For business owners, Entrepreneurs’ Relief (ER) is an attractive Tax relief which can be used on the disposal of a business. Owners of Limited companies, unincorporated businesses and even Trustees may be able to take advantage of ER. Any Capital Gain made on the disposal of a business may be taxed at a 10% rate of Tax. There is a lifetime limit of £ 10 million.
The relief was tightened up by the Chancellor in the 2018 Budget. He did this by announcing additional conditions that need to be met to obtain the relief. Some of these have come into effect and some come into effect from 6 April 2019. You need to make sure you meet these rules rather than breach them so that you are eligible for your ER when you dispose of your business.
Where the Entrepreneurs Relief Applies
The relief applies to gains on sales of qualifying shares in a trading company or the holding company of a trading group.
Unincorporated trading businesses
The relief applies to the owners (sole traders) or partners of such businesses. They may make a gain on the sale of a business or part of a business. It could also apply to the sale of business assets after the end of trading.
Assets used by a company or a partnership
Often an individual owns an asset used by a company he/she owns or it is used by a partnership of which he/she is a member. It can also apply to these assets if they are sold after an individual’s company or partnership has ceased trading.
I am not covering ER as it applies to Trustees in this blog. If you would like further advice on this please do get in touch.
A summary of the changes
New Two Year Rule
This change will affect all business owners and company shareholders. The period of ownership up to the date of disposal is critical. Previously to get ER the qualifying period of ownership was one year, but this is now extended to two years for disposals on or after 6 April 2019.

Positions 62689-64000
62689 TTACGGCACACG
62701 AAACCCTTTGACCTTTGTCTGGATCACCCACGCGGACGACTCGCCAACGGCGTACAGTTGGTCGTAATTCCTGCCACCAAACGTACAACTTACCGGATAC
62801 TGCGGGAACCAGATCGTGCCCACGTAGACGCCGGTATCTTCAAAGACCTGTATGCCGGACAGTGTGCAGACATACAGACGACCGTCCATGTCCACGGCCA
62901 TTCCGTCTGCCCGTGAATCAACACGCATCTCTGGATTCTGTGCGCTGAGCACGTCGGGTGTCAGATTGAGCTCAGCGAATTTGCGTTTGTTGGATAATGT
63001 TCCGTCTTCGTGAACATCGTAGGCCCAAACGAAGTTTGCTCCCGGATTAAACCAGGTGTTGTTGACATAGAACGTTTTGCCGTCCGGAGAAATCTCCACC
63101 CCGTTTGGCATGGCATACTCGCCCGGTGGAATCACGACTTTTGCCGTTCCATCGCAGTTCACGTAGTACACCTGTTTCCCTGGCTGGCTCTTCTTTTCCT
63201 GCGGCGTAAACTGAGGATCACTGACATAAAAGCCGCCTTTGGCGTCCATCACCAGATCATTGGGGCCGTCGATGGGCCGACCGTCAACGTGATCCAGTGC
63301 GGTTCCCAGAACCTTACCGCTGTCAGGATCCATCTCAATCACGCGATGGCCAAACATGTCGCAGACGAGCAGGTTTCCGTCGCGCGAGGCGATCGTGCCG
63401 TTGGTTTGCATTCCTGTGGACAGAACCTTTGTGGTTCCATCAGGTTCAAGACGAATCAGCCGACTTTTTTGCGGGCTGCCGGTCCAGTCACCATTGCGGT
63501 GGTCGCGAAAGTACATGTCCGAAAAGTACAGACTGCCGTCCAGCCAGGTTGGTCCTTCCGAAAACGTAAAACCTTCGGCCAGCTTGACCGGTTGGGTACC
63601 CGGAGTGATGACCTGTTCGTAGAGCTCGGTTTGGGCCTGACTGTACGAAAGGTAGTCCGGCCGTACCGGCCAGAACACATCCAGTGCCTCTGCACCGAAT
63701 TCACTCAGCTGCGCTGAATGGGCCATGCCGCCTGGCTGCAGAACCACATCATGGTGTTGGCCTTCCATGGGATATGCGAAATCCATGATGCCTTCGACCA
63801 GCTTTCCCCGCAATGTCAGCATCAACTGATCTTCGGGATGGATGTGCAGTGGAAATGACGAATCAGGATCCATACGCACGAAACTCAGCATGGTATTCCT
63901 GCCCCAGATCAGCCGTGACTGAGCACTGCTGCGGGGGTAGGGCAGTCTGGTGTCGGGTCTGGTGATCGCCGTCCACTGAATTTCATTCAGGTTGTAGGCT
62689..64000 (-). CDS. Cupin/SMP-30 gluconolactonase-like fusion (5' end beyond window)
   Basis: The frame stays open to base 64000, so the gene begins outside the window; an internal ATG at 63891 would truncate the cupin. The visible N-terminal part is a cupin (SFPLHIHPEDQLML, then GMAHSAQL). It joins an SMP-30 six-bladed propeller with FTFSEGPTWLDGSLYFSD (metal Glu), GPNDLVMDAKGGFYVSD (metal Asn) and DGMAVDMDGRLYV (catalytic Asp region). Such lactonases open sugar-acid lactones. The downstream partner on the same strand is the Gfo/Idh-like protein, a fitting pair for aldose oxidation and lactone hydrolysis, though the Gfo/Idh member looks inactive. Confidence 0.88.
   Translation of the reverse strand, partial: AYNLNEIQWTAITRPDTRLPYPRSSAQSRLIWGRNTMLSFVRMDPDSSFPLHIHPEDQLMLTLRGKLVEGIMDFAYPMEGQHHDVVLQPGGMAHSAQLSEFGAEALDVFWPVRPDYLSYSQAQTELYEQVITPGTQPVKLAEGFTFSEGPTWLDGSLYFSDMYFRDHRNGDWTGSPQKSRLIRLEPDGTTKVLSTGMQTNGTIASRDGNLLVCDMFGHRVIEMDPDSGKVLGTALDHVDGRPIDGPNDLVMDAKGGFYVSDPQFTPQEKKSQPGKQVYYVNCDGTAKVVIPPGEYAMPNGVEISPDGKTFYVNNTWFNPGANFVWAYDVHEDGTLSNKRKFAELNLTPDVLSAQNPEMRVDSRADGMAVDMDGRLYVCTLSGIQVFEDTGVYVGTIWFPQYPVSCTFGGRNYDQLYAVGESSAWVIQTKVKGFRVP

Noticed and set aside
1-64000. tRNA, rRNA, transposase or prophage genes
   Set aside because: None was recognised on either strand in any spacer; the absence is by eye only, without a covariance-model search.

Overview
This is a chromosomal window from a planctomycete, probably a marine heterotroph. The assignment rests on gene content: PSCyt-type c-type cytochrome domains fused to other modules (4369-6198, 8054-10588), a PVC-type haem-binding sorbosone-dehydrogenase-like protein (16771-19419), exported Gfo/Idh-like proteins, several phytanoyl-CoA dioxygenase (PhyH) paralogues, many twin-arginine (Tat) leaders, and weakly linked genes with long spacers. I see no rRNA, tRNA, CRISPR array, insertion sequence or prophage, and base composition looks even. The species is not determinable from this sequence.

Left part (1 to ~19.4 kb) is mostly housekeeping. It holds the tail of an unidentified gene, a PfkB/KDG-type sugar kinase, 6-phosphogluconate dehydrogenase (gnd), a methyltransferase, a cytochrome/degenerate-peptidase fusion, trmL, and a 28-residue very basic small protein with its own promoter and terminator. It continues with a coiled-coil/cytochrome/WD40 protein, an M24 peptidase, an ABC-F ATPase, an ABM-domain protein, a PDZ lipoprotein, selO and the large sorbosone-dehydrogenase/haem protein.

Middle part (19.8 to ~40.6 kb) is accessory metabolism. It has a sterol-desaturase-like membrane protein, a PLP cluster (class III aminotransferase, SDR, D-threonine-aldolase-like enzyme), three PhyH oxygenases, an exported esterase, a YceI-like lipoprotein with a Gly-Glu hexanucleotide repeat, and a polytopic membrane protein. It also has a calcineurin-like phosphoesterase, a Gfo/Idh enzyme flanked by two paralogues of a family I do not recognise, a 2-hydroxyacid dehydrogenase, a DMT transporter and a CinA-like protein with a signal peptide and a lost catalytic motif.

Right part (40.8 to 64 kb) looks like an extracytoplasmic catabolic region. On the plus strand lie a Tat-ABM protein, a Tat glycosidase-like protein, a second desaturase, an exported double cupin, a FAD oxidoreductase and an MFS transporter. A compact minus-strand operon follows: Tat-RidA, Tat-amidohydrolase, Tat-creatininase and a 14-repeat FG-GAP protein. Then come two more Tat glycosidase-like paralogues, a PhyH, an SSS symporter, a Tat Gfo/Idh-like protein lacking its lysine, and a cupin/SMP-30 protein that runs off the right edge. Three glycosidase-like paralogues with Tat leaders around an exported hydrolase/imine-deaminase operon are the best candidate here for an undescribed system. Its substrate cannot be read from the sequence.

New Percentage Rules
Limited company shareholders
To get ER, a company needs to be an ‘individual’s personal company’. This means that during the qualifying period of two years, the following applies:
- The individual must be either a company employee or an office holder (director or company secretary),
- Own at least 5% of the company’s ordinary share capital and
- Be able to exercise 5% of the voting rights.
In addition from 29 October 2018 an individual must satisfy either of the following:
- Distribution tests – This means that the individual by virtue of his/her shareholding is entitled to at least 5% of the company’s distributable profits available to “equity holders” and 5% of the assets available for distribution to “equity holders” in the event of a winding up or
- Proceeds test – individuals in the event of a sale of all the ordinary share capital of the company needs to be beneficially entitled to at least 5% of the proceeds.
The distribution test introduced the term “equity holders” which is more than just the holders of ordinary share capital. The Tax profession has concerns about the wide ranging nature of these tests. The Government has therefore introduced an alternative proceeds test.
The 5% threshold is calculated by looking at the market value of the company at the end of the qualifying period. Unfortunately in situations where the new distribution tests are not met, it will not be possible until the sale of shares to find out whether ER will be available.
Do you need to do anything?
For most shareholders with off the shelf companies with one class of ordinary share capital, the distribution tests are unlikely to cause problems. However if it does mean that your shareholding may not qualify under the new 5% proceeds tests it means that your ER relief has gone as your qualifying ownership period has finished. It will not start until your shareholding has changed.
If you are in doubt about entrepreneur relief, please do get in touch with me on email@example.com